In movies, motion blur can be used to express speed and isolate the subject of a scene by blurring its surroundings—roughly simulating an eye’s focus—but in videogames, where players typically control the camera themselves, Sanders thinks that motion blur tends to do the opposite. In videogames, where players typically control the camera themselves, Sanders believes that motion blur tends to do the opposite. Instead of making a subject more clear, it is likely to “obscure information players are actively attempting to perceive.”
Sanders says, “It comes down fundamentally to the different needs of the media.” “Films should use clever tricks to focus the attention of the audience on specific areas in the frame. Post-processing effects such as motion blur can interfere with the ability of players to frame their own scenes in games.
It is most problematic when the player’s camera movement triggers motion blur, such as in Half-Life 2 above. The blur does smooth out the camera rotation, but it also consumes the enemies that I am trying to center. When you’re playing games with an egregiously high level of motion blur, your screen will turn into mud when you try to get oriented.
Sanders points out that players don’t tend to complain about localized motion blur—the streak of a sword swipe in an attack animation, for instance. He says that this is a sign that motion blur in video games is being applied incorrectly as a screen shader.
It also ruins any cool screenshots that you take. Motion blur is bad.
Do you need to turn on Motion Blur?
Motion blur would be a major issue if PC gamers were required to swear an oath to join the hobby. But to be honest, as much as I dislike very strong motion blur, I don’t always notice it when it’s subtle—at least until I look at my screenshots folder and discover that they all suck.
When I use the Nitro in racing games, I don’t care if things get streaky. As long as the track is clear and I can see other cars, it’s ok. The MIT and Disney study that I mentioned above concluded that motion-blur did not “significantly improve the player experience” for the racing game that they showed the subjects. So if you ever get into a debate about motion blur, you can now use some legitimate academic research. (opens a new window) People don’t like it.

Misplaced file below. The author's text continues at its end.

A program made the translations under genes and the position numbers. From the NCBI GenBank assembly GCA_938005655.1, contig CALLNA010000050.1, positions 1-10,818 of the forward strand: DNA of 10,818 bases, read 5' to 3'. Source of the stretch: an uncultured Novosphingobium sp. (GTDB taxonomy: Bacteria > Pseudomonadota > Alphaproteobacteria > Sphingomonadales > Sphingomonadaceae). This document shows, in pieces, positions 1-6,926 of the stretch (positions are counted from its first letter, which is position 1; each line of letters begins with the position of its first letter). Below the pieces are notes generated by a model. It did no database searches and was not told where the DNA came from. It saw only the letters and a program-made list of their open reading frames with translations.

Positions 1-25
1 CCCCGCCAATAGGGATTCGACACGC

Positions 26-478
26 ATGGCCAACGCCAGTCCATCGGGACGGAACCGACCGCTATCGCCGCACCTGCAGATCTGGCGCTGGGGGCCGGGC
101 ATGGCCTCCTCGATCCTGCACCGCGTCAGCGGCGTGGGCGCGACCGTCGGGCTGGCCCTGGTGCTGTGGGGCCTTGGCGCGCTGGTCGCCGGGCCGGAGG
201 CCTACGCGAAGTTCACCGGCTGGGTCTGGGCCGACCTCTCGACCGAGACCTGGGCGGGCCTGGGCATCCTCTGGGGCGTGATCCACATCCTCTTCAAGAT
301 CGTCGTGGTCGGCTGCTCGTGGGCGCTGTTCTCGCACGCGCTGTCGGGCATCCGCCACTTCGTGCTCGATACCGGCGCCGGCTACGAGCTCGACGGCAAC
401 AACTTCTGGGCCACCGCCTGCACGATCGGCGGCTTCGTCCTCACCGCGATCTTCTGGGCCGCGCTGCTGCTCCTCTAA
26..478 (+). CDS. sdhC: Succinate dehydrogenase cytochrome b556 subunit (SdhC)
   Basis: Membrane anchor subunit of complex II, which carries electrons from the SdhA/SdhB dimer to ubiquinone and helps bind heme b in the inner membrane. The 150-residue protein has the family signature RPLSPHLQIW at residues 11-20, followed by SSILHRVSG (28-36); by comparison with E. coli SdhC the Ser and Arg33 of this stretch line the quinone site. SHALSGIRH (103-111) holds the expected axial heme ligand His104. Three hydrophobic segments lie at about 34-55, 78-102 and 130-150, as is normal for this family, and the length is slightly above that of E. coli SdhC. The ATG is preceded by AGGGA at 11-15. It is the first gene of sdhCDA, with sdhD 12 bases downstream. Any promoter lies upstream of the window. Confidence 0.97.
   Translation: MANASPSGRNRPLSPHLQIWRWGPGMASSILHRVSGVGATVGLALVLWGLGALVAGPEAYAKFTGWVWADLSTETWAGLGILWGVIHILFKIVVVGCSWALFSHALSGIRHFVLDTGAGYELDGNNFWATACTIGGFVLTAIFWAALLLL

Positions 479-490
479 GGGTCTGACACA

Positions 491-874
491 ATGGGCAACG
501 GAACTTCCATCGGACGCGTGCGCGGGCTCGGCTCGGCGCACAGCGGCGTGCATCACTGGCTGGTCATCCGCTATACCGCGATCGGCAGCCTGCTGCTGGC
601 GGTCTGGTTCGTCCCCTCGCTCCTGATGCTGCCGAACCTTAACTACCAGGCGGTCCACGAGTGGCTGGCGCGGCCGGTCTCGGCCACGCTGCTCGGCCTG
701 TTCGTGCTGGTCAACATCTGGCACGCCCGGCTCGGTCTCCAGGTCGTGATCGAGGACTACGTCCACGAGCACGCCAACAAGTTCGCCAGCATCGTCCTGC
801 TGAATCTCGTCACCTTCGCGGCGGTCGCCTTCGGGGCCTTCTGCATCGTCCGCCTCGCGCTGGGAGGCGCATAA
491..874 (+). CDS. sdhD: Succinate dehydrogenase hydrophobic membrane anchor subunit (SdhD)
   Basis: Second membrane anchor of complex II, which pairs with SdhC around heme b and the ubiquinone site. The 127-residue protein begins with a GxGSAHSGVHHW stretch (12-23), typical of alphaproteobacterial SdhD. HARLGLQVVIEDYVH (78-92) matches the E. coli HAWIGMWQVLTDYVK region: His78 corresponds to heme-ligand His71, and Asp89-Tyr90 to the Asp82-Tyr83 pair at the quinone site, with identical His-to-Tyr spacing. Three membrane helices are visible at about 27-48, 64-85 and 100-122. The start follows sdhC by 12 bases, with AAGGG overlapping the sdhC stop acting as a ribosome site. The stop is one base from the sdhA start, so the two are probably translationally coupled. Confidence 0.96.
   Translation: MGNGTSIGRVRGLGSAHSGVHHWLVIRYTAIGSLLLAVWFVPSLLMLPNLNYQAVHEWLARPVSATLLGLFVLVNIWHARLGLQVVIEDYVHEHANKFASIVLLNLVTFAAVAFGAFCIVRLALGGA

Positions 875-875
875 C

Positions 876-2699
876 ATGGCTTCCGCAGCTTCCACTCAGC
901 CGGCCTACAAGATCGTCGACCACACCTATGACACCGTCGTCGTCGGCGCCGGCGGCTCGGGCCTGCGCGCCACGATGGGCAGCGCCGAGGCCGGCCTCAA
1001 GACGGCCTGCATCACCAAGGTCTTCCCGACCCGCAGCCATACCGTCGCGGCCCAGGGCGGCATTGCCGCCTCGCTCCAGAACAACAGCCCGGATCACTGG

It’s also up to individual taste whether or not emulating video looks is a valid way to use motion blur. Since the “real” things we see on screens are shot with cameras—eg, news footage—mimicking camera effects can create the impression that we’re looking at real life. Unrecord is a recent example of this. It’s an unsettlingly real-looking Unreal Engine 5 game that simulates a bodycam perspective. Motion blur is a key element in creating the illusion, along with other video effects like lens distortion and blossom.
In rare cases, like Unrecord’s, I believe motion blur can add to an overall impact that surpasses clarity. Motion blur is no longer necessary when natural-looking motion is desired. However, as frame rates and refresh rate increase, the effects of motion blur become less and less effective. It’s a little ugly to spin around in Half-Life 2 at 60 frames per second, but it looks much better at 144 frames per second on my 144Hz display. And at 200Hz, the effect would be even more pleasing. The more frames that I see, the less blurring is needed to generalize information.
We talked to experts about that, and it’s nonsense: one psychologist suggested that 200 Hz could be a good target if we want to experience video motion close to the way we perceive real-life motion. Experts told us that this is false. One psychologist said that 200Hz would be the best target for video motion to mimic real-life motion. Researchers were already pointing this out a decade before. Opens in a new tab The reduction in motion blur makes 100 Hz videos look significantly different and better than 60 Hz.
As long as 30 and/or 60 fps are still acceptable in videogames we will have to continue to go into the settings to turn off motion blur. The good news is that although it’s almost always on by default for some reason, it’s also one of those post-processing effects that can almost always be switched off—maybe Big Blur hasn’t gotten to everyone just yet.